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Contractor pleads guilty in Big Dig overbilling case

Email|Print|Single Page| Text size + By Jef Feeley and Beverly Ford
Bloomberg News / May 21, 2008

A major contractor for the $15 billion Big Dig project has pleaded guilty to defrauding the US government by overbilling for workers who helped construct tunnels designed to ease traffic snarls.

McCourt Construction Co., based in Boston, agreed to pay $500,000 in fines under a plea agreement reached with the government, Assistant US Attorney Fred Wyshak told US District Judge Richard G. Stearns. The company, which was paid $245 million for its work on the project, will be placed on three years' probation.

Wyshak said McCourt, hired to work on the project's main tunnel, overbilled the government from 2002 to 2005 by falsely reporting work was done by more experienced workers who commanded a higher rate.

"The evidence would show that workers were instructed to bill apprentices at journeymen's rates," Wyshak said at a court hearing yesterday. He said the overbilling scheme added $314,494 to the project's costs.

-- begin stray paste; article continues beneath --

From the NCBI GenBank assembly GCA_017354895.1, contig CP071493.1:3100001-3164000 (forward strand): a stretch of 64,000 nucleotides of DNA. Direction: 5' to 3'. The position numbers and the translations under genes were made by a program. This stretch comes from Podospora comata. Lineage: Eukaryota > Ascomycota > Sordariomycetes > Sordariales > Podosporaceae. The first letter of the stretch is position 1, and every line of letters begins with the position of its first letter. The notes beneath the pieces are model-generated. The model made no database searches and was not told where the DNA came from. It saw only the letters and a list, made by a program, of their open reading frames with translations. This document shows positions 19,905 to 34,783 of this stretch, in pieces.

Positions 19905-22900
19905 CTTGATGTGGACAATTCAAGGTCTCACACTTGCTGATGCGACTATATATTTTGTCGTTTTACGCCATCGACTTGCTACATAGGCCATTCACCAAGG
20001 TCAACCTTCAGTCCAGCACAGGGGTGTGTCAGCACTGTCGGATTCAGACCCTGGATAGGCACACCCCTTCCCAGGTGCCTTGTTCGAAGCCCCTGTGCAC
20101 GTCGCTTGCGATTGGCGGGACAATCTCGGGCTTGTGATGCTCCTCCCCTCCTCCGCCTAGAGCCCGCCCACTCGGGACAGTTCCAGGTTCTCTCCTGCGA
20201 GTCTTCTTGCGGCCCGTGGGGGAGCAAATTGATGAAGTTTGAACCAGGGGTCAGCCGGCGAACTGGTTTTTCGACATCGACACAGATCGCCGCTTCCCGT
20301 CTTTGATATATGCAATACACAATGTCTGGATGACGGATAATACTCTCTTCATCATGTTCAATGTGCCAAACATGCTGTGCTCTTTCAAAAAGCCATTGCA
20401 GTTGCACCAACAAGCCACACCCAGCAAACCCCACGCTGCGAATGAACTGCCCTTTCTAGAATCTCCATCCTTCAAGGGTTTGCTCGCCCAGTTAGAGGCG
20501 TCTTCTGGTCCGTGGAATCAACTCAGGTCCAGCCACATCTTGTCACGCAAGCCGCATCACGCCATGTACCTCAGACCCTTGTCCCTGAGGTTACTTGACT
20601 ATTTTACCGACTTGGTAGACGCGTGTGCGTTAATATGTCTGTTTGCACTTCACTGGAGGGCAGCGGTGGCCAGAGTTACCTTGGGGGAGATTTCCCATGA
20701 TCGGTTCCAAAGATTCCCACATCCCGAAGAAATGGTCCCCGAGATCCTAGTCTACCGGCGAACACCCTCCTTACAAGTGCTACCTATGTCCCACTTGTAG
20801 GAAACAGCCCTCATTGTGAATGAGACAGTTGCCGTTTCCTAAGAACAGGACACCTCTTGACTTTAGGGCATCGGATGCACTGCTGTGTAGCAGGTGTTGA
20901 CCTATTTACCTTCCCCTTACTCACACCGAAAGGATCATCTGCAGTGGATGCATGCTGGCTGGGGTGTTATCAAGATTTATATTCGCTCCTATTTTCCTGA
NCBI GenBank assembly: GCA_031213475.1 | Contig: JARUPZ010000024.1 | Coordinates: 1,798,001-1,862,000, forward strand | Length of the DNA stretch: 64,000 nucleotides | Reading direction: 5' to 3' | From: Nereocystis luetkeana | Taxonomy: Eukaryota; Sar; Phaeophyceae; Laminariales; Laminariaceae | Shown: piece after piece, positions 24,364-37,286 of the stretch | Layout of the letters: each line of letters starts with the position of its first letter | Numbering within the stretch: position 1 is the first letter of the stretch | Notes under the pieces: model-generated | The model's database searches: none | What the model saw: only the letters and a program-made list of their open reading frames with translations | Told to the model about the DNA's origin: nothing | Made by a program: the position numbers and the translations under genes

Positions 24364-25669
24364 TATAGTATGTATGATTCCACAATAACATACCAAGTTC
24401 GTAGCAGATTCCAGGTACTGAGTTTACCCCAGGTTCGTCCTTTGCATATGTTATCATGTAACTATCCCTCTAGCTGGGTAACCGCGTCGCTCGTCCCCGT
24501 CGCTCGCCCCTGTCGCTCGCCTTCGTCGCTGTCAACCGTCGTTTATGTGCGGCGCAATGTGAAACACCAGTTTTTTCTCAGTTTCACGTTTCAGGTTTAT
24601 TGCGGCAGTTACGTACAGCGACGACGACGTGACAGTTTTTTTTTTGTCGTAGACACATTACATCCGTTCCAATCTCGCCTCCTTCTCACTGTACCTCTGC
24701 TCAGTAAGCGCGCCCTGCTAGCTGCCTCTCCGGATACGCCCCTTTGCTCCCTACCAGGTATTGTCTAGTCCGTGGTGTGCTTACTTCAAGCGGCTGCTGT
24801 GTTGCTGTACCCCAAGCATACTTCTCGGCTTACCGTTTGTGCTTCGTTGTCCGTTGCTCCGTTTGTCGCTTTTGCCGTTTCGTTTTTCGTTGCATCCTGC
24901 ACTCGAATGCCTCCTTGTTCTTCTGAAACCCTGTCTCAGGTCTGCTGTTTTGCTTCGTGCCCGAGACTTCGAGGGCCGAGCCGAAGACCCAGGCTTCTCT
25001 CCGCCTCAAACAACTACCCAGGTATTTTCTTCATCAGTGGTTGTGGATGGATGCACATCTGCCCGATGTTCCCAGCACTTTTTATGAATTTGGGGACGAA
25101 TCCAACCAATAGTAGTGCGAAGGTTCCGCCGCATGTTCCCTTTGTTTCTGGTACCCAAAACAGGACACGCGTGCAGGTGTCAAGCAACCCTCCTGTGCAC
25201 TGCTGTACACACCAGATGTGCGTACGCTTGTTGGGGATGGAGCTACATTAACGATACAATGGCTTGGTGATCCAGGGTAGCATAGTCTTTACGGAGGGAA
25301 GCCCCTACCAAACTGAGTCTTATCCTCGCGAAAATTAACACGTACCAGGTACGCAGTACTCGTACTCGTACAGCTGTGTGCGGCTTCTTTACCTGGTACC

John Pappalardo, a lawyer for McCourt, told Stearns that some of the overbilling was the result of invoices submitted by subcontractors who worked for the construction company.

Pappalardo said after the hearing that he didn't anticipate any further prosecutions against McCourt or its officials in the case. Stearns set an Aug. 25 sentencing date for the company on the single count of conspiring to defraud the government.

Three workers from Massachusetts Electric Construction Co., a McCourt subcontractor, were convicted last year of using similar practices to bilk the government out of $80,000.

One man was sentenced to 15 months in prison, and two others received probation in exchange for their cooperation.

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